Book Research – How Thorough Should An Author Be?
I’ve been reading a book on my book list lately, and while I already know the ending (end reader thing again), I haven’t finished it. So I’m not going to post a full review or anything resembling that here. However, I am going to talk a little about the book in the context of research.
Authors of almost any genre have to research things for their books under most circumstances. I’m doing it, and I know a lot of other authors who are doing the same things. Unless you’re an absolute expert, there are always things to be researched.
So my question today is this: How thorough should the author be in researching topics for novels?
The reason I ask is because of the book I’m reading. It’s called Everyone Worth Knowing and is written by Lauren Weisberger. If you haven’t heard of her or her book, perhaps you’ll know her from another of her more popular novels: The Devil Wears Prada.
In Everyone Worth Knowing, Weisberger writes about life for Bette Robinson, a small town New Yorker who quits her job as a banker in New York City because it’s become tedious. She ends up working in public relations as an event planner for some of the biggest names out there.
It’s obvious to me that Weisberger’s done a lot of research for her story. She drops names left and right: Gwyneth Paltrow, Matt Lauer, Katie Couric, and Hugh Heffner to name a few. She knows her designers and labels, and she mixes it up with the clubs, restaurants, and companies of only the best areas of NYC.
I’m a fan of people who take the time to research things well, but I noticed something in Weisberger’s novel that irks me just a bit. I’ll admit it’s nothing big and probably not something most people would notice. In fact, there’s a possibility it’s done for effect more than anything else.
Despite all that, I read it and was a little disappointed. I’ll quote it here for you.
“I’m getting a coffee, and then we can figure out the event details. Can I get you something?”
I shook my head and pointed to my coffee cup.
“No grande sugar-free vanilla extra-hot no-whip skim latte?”
This is from page 153 of my copy of the book, and I read it again last night. In fact, I read it twice.
The scene takes place inside your favorite and mine: Starbucks. And our heroine, Bette, is talking with bouncer Sammy. Aside from the fact that I feel his little comment deserves a few extra commas, I have to give Weisberger some credit.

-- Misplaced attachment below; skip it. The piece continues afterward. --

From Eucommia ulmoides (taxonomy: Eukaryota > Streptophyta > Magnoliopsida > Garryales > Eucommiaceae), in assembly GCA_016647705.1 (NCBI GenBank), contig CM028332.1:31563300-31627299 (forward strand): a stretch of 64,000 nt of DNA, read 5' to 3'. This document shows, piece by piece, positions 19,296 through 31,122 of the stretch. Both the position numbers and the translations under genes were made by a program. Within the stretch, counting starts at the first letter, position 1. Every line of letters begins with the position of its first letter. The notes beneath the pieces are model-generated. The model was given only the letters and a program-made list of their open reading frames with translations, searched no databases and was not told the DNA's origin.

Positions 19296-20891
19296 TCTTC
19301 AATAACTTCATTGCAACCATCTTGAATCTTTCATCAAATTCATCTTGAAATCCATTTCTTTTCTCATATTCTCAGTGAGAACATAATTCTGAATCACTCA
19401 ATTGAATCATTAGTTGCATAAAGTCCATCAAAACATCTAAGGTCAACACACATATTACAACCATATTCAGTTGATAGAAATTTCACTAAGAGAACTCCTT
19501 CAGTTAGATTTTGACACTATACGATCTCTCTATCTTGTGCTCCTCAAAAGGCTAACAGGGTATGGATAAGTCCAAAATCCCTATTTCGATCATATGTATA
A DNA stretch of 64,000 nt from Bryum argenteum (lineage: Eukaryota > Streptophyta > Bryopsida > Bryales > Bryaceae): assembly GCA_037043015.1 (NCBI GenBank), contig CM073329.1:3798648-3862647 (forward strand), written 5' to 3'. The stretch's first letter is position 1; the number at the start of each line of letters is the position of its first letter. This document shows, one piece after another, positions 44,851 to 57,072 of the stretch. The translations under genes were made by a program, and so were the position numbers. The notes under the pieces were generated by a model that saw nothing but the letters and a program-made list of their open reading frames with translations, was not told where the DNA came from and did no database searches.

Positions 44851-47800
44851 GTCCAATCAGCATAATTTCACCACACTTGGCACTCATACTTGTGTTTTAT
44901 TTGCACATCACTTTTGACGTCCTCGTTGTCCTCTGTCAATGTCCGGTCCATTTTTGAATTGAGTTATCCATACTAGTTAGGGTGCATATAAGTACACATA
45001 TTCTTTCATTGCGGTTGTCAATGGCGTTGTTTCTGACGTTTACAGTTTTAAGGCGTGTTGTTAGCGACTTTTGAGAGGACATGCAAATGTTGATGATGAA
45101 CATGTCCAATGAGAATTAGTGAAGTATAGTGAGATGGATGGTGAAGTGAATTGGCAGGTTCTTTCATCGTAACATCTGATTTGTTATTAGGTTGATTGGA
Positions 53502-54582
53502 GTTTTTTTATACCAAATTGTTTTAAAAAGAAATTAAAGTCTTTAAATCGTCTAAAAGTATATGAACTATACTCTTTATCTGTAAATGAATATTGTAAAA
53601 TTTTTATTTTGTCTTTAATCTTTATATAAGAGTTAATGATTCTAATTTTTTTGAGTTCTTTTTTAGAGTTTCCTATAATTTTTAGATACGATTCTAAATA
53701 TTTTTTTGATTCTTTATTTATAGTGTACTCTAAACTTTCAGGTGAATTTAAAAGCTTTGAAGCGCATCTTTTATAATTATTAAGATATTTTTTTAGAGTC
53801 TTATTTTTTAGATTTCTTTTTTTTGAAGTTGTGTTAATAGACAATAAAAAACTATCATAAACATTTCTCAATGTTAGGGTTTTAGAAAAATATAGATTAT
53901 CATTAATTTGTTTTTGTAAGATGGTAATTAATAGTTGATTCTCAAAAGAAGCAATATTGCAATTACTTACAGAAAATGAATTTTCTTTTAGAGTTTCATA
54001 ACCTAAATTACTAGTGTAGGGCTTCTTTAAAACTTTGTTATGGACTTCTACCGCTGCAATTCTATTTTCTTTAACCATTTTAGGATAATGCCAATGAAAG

I used to work as a Starbucks barista, and one of the things you learn rather early on is how to call an order. If you’ve ever sat down and looked at the boxes on the sides of the cups, you’ll notice there’s a certain order to them. The trick to properly reading them is starting from the top and working your way down. So, for example, when I order one of my favorites, I ask for a “grande three-pump-vanilla, breve, extra caramel, caramel macchiato.”
Weisberger gets props in my book for knowing the lingo and structure of an order. However, she does something that bugs me just a bit. I won’t harp on it for long, so bear with me.
It’s the “no-whip” part of this quote that gets me. I’m a perfectionist, and this might be a stylistic thing, but lattes do not get whipped cream. Period. Sure, you can order them with whipped cream, but they are not normally made that way. The trick to making a latte is to steam the milk and create a bit of foam at the top. When you’ve finished pouring the milk into the cup, you scoop a bit of whip out of the pitcher with your spoon and place a dollop on top.
That’s a latte.
Ordering it with no-whip is redundant.
Ah well, I’m not here to really argue the point. I’m really just curious how much everyone else thinks an author should research for a book. And let me point out that I’m not claiming Weisberger didn’t research enough. Just, in general, I would be interested in how much authors put into their research and how much their readers think the authors should know.
Thoughts? Comments? Snide remarks? Let me know!